If you plan on working full-time during retirement to cover your bills and expenses, you’ll need to evaluate how much you need and what your income potential is based on the current job market. This can be stressful for some — especially if you have been out of the job market for a while — so doing some research, interviewing for different positions and setting some income goals can help you make a decision that’s right for you.
Factor in Socialization Opportunities
Opportunities to socialize may be limited if you end up working from home or stay out of the job market altogether. If you are a surviving spouse and live alone, you may need to be even more proactive about maintaining a healthy social life. Experts say retirees need to participate in social activities to maintain a healthy and meaningful life through retirement and reduce their risk of death. If you aren’t meeting up with friends regularly or staying active in your community in some way, you may be compromising your health and missing out on some valuable opportunities to connect with people. Make sure an active social calendar is part your post-retirement plans.
Review Your Financial Portfolio
Whether you were a diligent saver or an ambitious stock investor during your working years, now is the time to enjoy the fruits of your labor. Meeting with a financial advisor or retirement planner can help you determine whether you are managing your wealth effectively and how to distribute funds. You may be able to buy annuities, make additional profitable investments, and save money with some smart financial moves before and during retirement.
Take Care of Your Health
You may already be taking care of health and medical issues and seeing a physician regularly for checkups. Make sure you’re also taking steps to take care of your health in natural ways, by eating a well-balanced diet and getting regular exercise. Take care of vision exams on schedule, keep up with dental visits, and explore natural health or alternative health remedies to manage stress. Your retirement years will be more fulfilling when you have the physical and mental abilities to enjoy it all. Be proactive about your health, talk to your doctor about wellness plans and take medication on schedule to set yourself up for a healthy lifestyle throughout retirement.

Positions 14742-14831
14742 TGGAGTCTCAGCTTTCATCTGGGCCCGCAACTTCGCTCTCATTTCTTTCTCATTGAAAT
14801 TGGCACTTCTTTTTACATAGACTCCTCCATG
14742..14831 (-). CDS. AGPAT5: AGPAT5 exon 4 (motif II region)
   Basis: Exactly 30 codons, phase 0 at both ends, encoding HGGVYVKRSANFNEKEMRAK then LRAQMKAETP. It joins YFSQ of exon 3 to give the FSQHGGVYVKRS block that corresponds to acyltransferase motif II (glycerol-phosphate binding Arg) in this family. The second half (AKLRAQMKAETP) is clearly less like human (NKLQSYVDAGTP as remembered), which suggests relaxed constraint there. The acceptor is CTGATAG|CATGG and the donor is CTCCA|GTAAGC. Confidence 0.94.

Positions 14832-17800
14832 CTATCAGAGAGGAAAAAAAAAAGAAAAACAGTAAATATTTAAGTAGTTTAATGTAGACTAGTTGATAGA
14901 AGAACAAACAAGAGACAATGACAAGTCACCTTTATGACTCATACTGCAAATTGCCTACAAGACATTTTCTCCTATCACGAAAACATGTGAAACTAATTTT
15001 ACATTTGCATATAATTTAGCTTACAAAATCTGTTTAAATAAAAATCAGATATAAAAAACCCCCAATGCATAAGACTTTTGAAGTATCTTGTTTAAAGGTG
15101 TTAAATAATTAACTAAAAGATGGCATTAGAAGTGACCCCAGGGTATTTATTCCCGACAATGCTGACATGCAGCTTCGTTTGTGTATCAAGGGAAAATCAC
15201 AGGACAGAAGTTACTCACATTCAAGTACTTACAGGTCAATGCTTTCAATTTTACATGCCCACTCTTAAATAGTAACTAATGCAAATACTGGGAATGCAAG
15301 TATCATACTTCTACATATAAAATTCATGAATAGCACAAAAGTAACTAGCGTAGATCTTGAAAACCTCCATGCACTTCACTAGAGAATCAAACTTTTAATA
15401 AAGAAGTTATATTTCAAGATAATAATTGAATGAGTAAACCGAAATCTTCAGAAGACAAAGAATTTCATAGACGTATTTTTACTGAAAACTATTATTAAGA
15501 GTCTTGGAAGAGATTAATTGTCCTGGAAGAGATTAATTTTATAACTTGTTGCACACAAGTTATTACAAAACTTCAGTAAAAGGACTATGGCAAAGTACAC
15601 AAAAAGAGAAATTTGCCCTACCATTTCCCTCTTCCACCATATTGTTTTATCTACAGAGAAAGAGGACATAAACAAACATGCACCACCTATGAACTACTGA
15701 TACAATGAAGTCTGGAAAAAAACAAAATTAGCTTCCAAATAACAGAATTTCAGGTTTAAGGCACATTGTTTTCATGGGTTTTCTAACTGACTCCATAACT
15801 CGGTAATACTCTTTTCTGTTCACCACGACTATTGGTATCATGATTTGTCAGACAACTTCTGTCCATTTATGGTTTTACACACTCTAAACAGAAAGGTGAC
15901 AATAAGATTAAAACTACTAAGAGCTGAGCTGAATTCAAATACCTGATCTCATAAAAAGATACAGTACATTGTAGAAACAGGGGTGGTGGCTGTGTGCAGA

Mapping out your post-retirement plans can be overwhelming but there are several things you can do to set yourself up for years of happiness and satisfaction. From reviewing your financial portfolio to re-entering the workforce, use these tips to set some goals for yourself during your retirement years.
Those most successful at putting money away—whether through savings, investments, or retirement structures—most likely have at least one thing in common: They give regular attention to the picture of their finances and how they are managing them. Much like your physical health, your financial health is dependent upon taking a proactive, rather than a reactive, approach to its maintenance. For most investors this makes sense in theory, but when it comes to the actual implementation there is a lot of noise, all of which can be misleading if taken out of context, especially if the advice doesn’t necessarily pertain to your personal financial picture.
As we always remind our own investors, all good financial advisors will make sure to learn about your individual situation before providing any advice, so take this information with care. However, the four things we list below are crucial pieces of the financial puzzle, which apply to nearly anyone trying to grow wealth, in any amount.
Pay attention to your consumer-debt ratio: While pretty much a given, even the New York Times will tell you that you always want to be earning more than you are spending—probably because it bears reminding in this consumer-drive society. Your consumer debt ratio is determined by dividing your assets by your liabilities. Now, ideally, this number will be positive, indicating that you own more than you owe. More often than you’d think, however, the reverse is true. According to a study by popular Nerd Wallet, the average household is continually growing and currently at about $130,922. With social security disappearing, this is particularly concerning for the younger generations. More on that below.